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Posts tagged “Setophaga petechia

Watching For Warblers

5-13-19 yellow warbler_U1A8433Spring migration has begun in earnest and we are at the height of warblers arriving in and passing through New England. These little jewels, especially the colorful males, are a sight to behold as they flit about in shrubs and trees, constantly gleaning insects amongst the branches, flowers and emerging leaves. Getting and keeping a warbler in your binoculars can be challenging, to say the least — these busy little birds give the Energizer Bunny a run for its money.

As to when to look for warblers, the best times (“fallouts”) are when there’s a south wind (saves birds flying north considerable energy) and a change in the weather, such as a storm. The birds are forced to seek land, which is where we find large concentrations referred to as “waves” feeding furiously to fuel the rest of their journey.

The pictured Yellow Warbler, weighing 1/3rd – 1/4th of an ounce, left its wintering ground in Central or South America and travelled perhaps as far as 4,000 miles or more in order to return to Vermont this spring.

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Yellow Warblers Courting

6-4-18 yellow warblers6_U1A5144

Crouching, quivering her wings and issuing forth soft vocalizations, a female Yellow Warbler (in foreground) beckons to her mate, communicating her receptivity to procreation.  He proceeds to woo her with a recently-caught Mayfly (insert) which she readily swallows before consummating their relationship.  This courtship behavior by the female is practiced by many female songbirds.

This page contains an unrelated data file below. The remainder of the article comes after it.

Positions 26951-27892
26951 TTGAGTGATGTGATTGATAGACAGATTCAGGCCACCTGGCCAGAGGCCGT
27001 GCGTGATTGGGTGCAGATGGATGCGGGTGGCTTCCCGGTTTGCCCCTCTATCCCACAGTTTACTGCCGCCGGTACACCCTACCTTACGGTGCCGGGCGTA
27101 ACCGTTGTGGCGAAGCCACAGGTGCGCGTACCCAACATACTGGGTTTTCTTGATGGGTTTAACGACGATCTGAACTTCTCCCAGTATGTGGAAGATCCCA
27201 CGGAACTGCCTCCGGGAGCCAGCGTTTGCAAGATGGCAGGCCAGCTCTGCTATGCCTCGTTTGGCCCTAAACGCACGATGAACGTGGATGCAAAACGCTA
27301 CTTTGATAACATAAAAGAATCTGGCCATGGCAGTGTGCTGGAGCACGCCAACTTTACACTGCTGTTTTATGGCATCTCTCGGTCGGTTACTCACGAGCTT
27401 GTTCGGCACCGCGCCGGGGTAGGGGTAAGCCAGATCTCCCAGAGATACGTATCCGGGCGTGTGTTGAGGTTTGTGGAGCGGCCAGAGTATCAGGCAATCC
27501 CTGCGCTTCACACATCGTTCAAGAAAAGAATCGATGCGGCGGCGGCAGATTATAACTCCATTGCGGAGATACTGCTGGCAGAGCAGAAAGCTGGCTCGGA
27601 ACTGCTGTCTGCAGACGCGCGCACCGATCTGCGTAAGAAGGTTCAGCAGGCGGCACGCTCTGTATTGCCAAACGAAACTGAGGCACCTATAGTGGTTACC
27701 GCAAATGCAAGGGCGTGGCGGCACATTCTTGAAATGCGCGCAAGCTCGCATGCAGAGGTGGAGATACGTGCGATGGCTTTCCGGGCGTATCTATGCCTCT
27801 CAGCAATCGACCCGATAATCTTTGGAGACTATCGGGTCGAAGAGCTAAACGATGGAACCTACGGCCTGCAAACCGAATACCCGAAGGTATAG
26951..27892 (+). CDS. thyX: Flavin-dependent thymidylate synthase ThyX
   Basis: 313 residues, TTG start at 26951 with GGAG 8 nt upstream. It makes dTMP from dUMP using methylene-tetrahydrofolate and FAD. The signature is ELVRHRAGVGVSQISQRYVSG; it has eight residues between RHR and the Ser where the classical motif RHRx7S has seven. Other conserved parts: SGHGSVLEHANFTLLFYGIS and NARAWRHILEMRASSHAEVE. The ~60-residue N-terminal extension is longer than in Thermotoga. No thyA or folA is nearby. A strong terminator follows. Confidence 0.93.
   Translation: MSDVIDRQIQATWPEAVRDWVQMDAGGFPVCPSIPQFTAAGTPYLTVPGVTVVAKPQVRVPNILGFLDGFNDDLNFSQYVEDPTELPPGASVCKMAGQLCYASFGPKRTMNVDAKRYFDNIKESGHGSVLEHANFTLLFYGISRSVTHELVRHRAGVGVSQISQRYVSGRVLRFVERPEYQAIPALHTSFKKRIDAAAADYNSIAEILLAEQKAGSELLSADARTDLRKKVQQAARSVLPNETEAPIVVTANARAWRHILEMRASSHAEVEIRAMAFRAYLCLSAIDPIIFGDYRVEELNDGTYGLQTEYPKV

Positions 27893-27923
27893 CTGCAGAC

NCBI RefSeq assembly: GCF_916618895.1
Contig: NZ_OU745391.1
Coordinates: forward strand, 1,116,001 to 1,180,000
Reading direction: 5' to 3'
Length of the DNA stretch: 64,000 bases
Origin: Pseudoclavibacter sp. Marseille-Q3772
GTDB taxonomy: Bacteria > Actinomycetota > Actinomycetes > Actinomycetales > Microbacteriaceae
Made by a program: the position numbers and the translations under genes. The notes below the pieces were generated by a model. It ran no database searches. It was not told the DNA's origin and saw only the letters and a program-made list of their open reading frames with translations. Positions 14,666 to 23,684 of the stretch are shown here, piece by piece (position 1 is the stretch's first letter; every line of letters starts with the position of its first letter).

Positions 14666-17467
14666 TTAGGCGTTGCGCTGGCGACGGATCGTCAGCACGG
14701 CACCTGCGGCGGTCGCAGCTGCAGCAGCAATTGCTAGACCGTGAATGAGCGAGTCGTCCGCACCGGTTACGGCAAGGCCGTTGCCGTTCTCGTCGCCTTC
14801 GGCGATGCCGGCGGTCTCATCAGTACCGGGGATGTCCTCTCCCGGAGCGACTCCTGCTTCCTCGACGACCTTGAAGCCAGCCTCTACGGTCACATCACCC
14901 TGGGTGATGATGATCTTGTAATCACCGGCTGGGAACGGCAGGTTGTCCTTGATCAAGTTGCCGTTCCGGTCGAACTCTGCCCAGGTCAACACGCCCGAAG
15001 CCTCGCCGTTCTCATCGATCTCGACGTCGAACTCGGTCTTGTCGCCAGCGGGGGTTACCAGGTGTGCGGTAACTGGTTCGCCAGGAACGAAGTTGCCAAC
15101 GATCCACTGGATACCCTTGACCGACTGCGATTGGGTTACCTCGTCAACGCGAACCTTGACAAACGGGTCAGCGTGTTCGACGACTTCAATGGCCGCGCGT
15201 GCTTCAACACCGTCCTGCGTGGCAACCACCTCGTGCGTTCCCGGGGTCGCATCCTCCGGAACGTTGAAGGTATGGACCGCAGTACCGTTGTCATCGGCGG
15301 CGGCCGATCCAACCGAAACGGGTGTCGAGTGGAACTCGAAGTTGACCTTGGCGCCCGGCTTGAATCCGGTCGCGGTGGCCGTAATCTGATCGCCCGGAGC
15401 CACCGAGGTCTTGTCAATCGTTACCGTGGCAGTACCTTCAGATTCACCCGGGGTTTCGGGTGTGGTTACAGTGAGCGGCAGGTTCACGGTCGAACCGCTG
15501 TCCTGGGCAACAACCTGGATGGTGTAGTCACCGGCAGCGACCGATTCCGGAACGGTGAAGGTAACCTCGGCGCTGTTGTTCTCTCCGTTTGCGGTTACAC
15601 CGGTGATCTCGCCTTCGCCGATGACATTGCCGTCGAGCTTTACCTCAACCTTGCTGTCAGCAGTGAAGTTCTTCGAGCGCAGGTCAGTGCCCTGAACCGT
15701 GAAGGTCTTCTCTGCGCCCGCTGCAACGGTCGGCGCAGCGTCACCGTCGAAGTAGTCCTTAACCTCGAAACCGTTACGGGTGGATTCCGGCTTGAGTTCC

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Avian Parental Care

yellow warbler nesting pair 078Parental care varies according to species, but usually only one sex is responsible for the care of offspring. The exception to this rule is birds, where at least 81% of species exhibit bi-parental care. It may not be shared equally, but both contribute in some way. Fairly typical are Yellow Warblers (pictured). The female Yellow Warbler builds the nest, lays the eggs, incubates the eggs, and broods the young all by herself. The male occasionally feeds his mate while she’s on the nest and when the eggs hatch, shares the delivery of food to the nestlings and the cleaning of the nest. Recent research has shown that the amount of parental care provided by males is directly related to the genetic fidelity of the female. If she’s true blue, then she may well receive a lot more help from her mate.

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Yellow Warbler Nest

2-7-13 yellow warbler nestIMG_0900Winter provides an opportunity to get a close look at last year’s bird nests to see who might have been nesting under our very noses without divulging their presence (Peterson’s Field Guide to Bird Nests is a great resource). A walk near wetlands in winter often reveals a yellow warbler nest. It is quite easy to recognize as it is lined with downy plant fibers and is fairly thick-walled. Yellow warblers are often victims of brown-headed cowbirds, which lay their eggs in other birds’ nests and therefore avoid the labor of raising their own chicks. Many birds don’t recognize a cowbird’s egg, and incubate it and raise the young cowbird chick as their own. Yellow warblers, however, can distinguish between their eggs and a cowbird’s. Upon returning to her nest and finding a cowbird egg (often laid before the host bird begins laying her eggs), the female yellow warbler simply builds another nest right on top of the nest containing the cowbird egg, and begins anew. As many as six stories of nests have been found with cowbird eggs buried in each layer.